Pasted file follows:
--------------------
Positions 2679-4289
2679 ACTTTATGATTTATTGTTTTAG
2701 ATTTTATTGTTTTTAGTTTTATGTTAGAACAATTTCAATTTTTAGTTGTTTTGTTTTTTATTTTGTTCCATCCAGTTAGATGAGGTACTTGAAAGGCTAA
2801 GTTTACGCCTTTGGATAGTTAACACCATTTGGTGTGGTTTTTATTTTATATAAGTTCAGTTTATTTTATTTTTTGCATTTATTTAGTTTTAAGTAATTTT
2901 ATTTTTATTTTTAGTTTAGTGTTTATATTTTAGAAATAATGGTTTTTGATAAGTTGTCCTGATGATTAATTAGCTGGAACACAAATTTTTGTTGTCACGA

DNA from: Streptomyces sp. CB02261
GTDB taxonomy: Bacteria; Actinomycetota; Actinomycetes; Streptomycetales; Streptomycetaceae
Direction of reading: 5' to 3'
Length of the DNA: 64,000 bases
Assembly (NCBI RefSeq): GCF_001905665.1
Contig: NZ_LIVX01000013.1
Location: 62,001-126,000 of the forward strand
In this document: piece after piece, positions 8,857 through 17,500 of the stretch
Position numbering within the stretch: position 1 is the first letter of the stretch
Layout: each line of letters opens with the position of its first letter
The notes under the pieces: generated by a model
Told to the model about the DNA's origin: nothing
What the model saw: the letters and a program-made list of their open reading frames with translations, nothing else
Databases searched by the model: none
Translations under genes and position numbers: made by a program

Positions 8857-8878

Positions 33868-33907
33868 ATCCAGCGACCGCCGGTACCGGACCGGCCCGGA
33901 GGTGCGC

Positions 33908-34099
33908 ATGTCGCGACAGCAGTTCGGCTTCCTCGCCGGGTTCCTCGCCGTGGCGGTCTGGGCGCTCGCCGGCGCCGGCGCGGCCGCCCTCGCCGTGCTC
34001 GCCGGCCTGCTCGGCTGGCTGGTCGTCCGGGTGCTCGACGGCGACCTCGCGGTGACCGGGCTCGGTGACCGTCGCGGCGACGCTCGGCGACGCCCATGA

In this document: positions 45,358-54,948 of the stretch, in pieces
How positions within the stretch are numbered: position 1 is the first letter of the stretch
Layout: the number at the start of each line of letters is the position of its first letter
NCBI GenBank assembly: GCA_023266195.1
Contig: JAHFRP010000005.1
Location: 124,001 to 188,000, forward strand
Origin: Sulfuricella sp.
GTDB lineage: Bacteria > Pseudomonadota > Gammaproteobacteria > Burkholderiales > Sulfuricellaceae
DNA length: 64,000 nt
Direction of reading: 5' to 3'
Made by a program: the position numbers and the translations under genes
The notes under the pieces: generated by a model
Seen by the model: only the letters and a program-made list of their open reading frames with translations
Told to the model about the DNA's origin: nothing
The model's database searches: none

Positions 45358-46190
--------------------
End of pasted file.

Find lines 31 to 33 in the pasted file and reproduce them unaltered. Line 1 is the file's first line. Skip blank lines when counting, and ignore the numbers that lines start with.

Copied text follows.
NCBI GenBank assembly: GCA_023266195.1
Contig: JAHFRP010000005.1
Location: 124,001 to 188,000, forward strand